External Walls

What to look for with external Walls

We aren’t trying to turn you into Surveyors! We are just aiming to alert you to watch for obvious problems before you make an offer on a property and begin incurring expense. And one of the first things you see about a house is its walls.

External walls support the roof and are therefore load-bearing. They give strength to a house; as well as security, they provide insulation, sound-proofing and weather-proofing from the outside world.

The walls might be constructed from stone, brick, blockwork, timber or from non-conventional materials such as pre-cast concrete. Non-standard properties will be covered separately, later in this series.

Solid walls

Victorian and Edwardian houses normally have solid walls. Pre-1930 properties normally have solid walls with some exceptions.Solid walls are not particularly practical from a weatherproofing perspective.  Driving rain can (although seldom does) saturate solid walls where no other weatherproofing has been applied, especially in exposed locations. After the storms of 2014, we attended hundreds of properties on behalf of insurance clients where this had happened.

Often such walls have been covered with a sand & cement render. This helps to reduce water penetration issues, as well as being for decorative purposes. However, render has its own associated problems, whether recently applied or older. Dampness can get trapped behind it. Look out for any cracks that could be allowing water to penetrate to the surface behind. These will need to be repaired.Also, tap sections of the render and see if a hollow sound is heard. If so, some repairs to the rendering will be required.

How can you tell the type of wall construction?

When you are inside the house, open a window and measure the thickness of the wall. A single brick is around 4.5” (115 mm) thick. If the wall is around 9-10” or 230mm-260mm thick, then it is likely to be solid, constructed from two rows of interlinked bricks. Remember plaster and render will make up some of the thickness.

Historically, the Local Authority Building Control function was not always such an active body. Hence many extensions and alterations have been carried out using thinner brickwork, which is not compliant with current Building Regulations. Again, measure through a window.If the thickness of the wall is less than 150mm, this will cause problems of thermal inefficiency. Also,a mortgage valuer is likely to regard such extensions and alterations as ‘non habitable space’.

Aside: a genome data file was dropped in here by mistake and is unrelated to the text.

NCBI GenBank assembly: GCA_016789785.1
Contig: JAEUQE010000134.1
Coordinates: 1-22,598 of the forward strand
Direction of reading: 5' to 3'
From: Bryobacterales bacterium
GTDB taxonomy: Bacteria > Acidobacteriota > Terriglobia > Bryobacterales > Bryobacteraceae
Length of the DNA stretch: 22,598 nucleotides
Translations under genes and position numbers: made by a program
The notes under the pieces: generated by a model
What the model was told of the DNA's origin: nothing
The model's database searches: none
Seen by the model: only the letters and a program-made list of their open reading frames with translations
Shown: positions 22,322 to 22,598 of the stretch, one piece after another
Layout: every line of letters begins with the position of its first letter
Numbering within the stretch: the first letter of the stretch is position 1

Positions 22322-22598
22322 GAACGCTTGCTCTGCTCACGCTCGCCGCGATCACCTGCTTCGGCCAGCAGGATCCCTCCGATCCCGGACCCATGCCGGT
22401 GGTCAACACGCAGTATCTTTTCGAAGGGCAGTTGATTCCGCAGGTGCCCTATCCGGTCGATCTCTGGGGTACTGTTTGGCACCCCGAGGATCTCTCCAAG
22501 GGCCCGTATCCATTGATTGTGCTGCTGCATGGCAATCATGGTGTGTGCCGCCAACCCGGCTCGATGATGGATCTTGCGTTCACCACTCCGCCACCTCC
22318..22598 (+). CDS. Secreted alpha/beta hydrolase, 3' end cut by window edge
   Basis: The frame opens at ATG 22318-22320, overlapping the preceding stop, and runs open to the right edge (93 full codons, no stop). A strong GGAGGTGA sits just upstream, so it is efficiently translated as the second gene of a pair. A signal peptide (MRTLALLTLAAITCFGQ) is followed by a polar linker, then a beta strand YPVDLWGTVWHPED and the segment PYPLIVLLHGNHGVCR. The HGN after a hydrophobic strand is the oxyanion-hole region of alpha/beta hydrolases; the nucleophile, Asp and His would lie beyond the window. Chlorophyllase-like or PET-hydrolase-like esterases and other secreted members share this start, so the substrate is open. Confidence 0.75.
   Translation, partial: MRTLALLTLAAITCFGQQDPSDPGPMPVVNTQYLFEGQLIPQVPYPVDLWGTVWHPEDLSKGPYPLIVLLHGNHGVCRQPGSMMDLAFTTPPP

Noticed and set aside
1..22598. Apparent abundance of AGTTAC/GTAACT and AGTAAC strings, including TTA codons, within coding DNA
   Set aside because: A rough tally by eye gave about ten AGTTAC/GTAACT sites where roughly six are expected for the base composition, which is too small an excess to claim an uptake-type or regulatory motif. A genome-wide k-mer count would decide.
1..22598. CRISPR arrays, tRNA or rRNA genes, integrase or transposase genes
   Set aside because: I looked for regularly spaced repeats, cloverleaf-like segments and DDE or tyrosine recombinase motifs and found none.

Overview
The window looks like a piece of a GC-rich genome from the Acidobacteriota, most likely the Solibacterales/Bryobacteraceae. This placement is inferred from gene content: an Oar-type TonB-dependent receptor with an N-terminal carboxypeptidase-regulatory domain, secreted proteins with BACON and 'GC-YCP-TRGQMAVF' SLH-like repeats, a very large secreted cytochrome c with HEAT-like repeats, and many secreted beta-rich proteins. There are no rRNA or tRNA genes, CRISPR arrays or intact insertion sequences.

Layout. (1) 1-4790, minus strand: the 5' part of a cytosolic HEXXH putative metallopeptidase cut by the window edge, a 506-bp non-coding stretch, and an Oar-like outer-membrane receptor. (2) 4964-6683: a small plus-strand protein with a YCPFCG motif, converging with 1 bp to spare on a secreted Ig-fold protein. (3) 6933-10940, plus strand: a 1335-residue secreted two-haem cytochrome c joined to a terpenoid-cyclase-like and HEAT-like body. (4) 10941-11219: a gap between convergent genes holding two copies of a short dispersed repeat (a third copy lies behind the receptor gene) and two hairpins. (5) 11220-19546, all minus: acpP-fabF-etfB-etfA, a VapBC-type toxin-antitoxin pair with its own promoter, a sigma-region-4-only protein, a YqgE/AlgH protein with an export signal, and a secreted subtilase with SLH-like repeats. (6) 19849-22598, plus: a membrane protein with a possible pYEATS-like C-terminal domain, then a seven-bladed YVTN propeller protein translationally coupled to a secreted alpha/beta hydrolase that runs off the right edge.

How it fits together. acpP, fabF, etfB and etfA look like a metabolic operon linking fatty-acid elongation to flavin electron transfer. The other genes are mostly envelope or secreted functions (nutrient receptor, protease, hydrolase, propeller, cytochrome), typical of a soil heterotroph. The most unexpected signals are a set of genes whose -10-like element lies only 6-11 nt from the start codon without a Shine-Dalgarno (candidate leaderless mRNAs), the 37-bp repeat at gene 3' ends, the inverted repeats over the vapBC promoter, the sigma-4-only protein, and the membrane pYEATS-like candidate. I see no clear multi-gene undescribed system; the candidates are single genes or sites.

Cavity Walls

From the 1930s, cavity walls were generally used in Bristol. However, there are still many examples of solid walled properties from the 1930’s and just this week we surveyed a 1950’s house with solid walls. Again, measure the thickness through an open window. If the wall is say 12” or 300mm thick, it is likely to be of cavity construction. The inner and outer leaves of brickwork are fastened together at intervals by metal ties.

If the brickwork is visible, then stand back and look for regular hairline horizontal cracks every five courses of brickwork. This is indicative of “tie failure”(see our video https://youtu.be/dtW5vaTk0zA)which is very expensive to remedy. If there are numerous examples of differently coloured mortar,possibly the property has suffered from such an issue in the past. It may or may not have been correctly addressed.

Now look for small holes that have been drilled into the wall at regular intervals.  These can suggest that the wall has been filled with cavity insulation at some time. The effectiveness depends on the type of material used and the skill of the installers. Cavity insulation can be associated with significant problems such as dampness. This type of work is normally backed by guarantees and you can query the existence of these with the vendor or the agent.

Walls in General

Stand back and see if the walls appear true. If walls are leaning or bowing, this can indicate significant faults, possibly suggesting inadequate tying or problems with the roof structure. These again can be time consuming and expensive to fix.

Are there cracks in the external walls?If these are wider than say 2mm and seem recent, there could be trouble ahead.  Check whether these are mirrored internally or if significant filler has been used – this is normally easy to spot.Such cracking can indicate movement in the property, from a variety of possible causes.

Do these cracks extend downward towards the ground, below a damp proof course? If so, they could indicate movement in the soil and the dreaded subsidence! Perhaps caused by issues with the drains or that large tree in the front garden…